miércoles, 28 de marzo de 2012

Got Raw Milk? Don’t Drink It | FoodSafety.gov

Got Raw Milk? Don’t Drink It | FoodSafety.gov

Got Raw Milk? Don’t Drink It

Posted March 13, 2012 | 0 comments
By By Adam Langer, DVM, MPH, Centers for Disease Control and Prevention (CDC)
You may have recently heard about people getting sick from raw milk, or milk that has not been pasteurized (heated to kill germs). We have talked about its dangers before on this blog—and we want to give you some important updated information to help keep you and your family members from becoming ill.

New Raw Milk Study

A new CDC study looked at outbreaks related to dairy products over a 14-year period in the U.S. and found:Glass of milk
  • Raw milk was much more likely to cause outbreaks than pasteurized milk
  • Outbreaks caused by raw milk tended to cause more severe disease
  • Younger people were affected more in outbreaks caused by raw milk than in outbreaks caused by pasteurized milk

Drinking Raw Milk is Not Worth the Risk

Some people claim that there are health benefits of drinking raw milk. They may think that raw milk provides better nutrition than pasteurized milk. This is simply not true. Studies have shown that the nutrients in milk are not significantly affected by pasteurization. In fact, by consuming raw milk rather than fortified, pasteurized milk, consumers miss out on an opportunity to include a good source of vitamin D in their diets.
Even healthy adults can get sick from drinking raw milk. For some, getting sick from raw milk can mean diarrhea, stomach cramping, and vomiting, often for days. For others, it can mean kidney failure, paralysis, chronic disorders, and even death. Drinking raw milk is not worth the risk.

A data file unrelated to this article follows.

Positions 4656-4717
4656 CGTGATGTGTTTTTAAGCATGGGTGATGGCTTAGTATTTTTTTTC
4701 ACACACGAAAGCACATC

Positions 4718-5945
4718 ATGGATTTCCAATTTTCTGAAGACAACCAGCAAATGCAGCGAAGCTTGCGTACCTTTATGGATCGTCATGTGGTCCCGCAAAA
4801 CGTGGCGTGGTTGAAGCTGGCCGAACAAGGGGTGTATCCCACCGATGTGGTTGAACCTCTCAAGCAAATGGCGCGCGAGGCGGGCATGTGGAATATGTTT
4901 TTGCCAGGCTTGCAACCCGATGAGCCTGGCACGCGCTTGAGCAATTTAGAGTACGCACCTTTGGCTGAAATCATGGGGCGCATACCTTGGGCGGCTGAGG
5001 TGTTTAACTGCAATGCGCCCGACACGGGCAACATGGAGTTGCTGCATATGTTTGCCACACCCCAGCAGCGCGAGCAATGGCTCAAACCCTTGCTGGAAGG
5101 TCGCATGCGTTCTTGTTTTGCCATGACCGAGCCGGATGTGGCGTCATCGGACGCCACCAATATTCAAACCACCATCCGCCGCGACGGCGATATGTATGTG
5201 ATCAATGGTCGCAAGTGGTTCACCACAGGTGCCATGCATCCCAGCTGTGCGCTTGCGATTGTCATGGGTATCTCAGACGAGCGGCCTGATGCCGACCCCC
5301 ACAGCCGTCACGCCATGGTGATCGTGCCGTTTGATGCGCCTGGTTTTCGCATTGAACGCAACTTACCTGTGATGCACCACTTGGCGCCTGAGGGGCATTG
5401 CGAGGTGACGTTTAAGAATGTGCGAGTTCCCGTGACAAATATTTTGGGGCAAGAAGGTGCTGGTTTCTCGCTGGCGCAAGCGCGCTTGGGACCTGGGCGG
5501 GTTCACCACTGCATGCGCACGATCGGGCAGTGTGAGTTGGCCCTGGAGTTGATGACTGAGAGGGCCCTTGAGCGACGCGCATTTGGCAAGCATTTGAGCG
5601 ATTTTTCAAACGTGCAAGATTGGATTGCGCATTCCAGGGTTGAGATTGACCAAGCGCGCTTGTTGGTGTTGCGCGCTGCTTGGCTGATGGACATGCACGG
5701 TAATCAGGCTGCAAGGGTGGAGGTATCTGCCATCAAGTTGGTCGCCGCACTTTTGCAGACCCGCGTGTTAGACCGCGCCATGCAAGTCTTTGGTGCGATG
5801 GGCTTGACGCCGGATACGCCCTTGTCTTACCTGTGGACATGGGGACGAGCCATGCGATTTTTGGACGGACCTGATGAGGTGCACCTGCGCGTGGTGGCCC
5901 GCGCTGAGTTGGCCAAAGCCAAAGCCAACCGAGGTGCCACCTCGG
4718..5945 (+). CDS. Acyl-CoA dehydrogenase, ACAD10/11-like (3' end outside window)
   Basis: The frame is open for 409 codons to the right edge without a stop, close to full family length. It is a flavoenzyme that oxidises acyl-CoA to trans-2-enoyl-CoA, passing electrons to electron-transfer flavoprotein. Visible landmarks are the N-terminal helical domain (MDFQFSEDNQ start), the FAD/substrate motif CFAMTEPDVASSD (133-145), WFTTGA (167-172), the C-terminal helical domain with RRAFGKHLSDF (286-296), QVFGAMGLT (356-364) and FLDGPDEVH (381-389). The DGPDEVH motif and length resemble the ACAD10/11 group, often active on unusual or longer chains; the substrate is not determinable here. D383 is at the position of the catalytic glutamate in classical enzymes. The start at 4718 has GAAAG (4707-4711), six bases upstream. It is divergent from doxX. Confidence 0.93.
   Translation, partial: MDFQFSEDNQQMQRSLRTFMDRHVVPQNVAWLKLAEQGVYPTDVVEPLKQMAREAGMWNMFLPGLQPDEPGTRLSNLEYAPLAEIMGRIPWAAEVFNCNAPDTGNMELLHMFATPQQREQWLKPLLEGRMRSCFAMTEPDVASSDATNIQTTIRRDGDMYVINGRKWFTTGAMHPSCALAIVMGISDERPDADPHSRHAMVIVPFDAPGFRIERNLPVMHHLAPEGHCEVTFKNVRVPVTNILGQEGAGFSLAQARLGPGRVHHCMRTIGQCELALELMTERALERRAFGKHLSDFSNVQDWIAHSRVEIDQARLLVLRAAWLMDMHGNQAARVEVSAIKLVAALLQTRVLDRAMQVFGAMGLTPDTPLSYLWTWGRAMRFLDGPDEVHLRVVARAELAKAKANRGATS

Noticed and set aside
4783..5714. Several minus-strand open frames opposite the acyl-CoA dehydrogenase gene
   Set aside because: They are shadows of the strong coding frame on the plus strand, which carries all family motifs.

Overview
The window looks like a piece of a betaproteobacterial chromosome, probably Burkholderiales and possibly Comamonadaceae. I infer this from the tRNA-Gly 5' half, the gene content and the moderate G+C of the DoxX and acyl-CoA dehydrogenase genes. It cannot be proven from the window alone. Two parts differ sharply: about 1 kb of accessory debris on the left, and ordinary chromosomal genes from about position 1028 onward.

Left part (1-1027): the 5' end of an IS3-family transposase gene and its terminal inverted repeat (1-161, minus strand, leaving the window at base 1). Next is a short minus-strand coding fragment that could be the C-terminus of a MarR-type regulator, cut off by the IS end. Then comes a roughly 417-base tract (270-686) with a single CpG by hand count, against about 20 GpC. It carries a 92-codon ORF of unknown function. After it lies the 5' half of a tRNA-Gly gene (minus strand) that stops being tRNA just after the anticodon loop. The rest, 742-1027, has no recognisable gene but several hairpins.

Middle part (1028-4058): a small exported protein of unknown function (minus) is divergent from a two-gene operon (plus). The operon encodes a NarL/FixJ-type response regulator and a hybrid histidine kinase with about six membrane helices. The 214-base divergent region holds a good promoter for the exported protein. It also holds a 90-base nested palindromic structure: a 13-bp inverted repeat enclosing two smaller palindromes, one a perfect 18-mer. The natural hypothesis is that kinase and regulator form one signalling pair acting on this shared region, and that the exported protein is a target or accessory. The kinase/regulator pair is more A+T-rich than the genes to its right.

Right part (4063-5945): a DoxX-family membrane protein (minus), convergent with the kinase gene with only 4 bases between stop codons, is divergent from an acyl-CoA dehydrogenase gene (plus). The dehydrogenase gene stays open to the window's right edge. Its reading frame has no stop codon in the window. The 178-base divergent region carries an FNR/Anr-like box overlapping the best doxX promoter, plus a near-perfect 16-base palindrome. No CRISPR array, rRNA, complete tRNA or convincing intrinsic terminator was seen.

Although many foods can be enjoyed raw, milk and products made from it should never be one of them. Raw milk is a risky source of entirely preventable foodborne illness and can be contaminated with a variety of germs that can make people sick.

How can raw milk make you sick?

Raw milk and other raw dairy products can carry harmful bacteria and other germs that can make you very sick or kill you. Cows and other dairy animals can carry many different types of bacteria that can cause illness in people. These animals usually don’t appear to be sick because often they are not affected by these bacteria. These animals appear healthy and clean, but the bacteria can be present in their feces, in the milk itself, and on their skin, as well as in the environment of the dairy. Pasteurization is absolutely necessary to eliminate these bacteria from the milk and make it safe to consume.
No matter what precautions dairy farmers take or what they feed their animals, and even if laboratory tests for bacteria come back negative, they cannot guarantee that their unpasteurized milk, or products made from it, is free of harmful germs. You can’t look at, smell, or taste a bottle of raw milk and tell if it is safe to drink.

What You Can Do

As a consumer, you can take steps to minimize the risk of getting sick:
  1. Only consume pasteurized milk and milk products. Look for the word “pasteurized” on the dairy labels. If in doubt, don’t buy it!
  2. Keep all dairy products refrigerated at 40 degrees Fahrenheit or below at home and dispose of any expired products to reduce the risk of illness.
  3. If you consume soft, fresh, un-aged cheeses like queso fresco, make sure they are made from pasteurized milk. Aged cheeses made from raw milk are generally okay to eat because germs usually die off during the aging process. However, outbreaks associated with these aged cheeses have been identified.

For more information, check out these resources:

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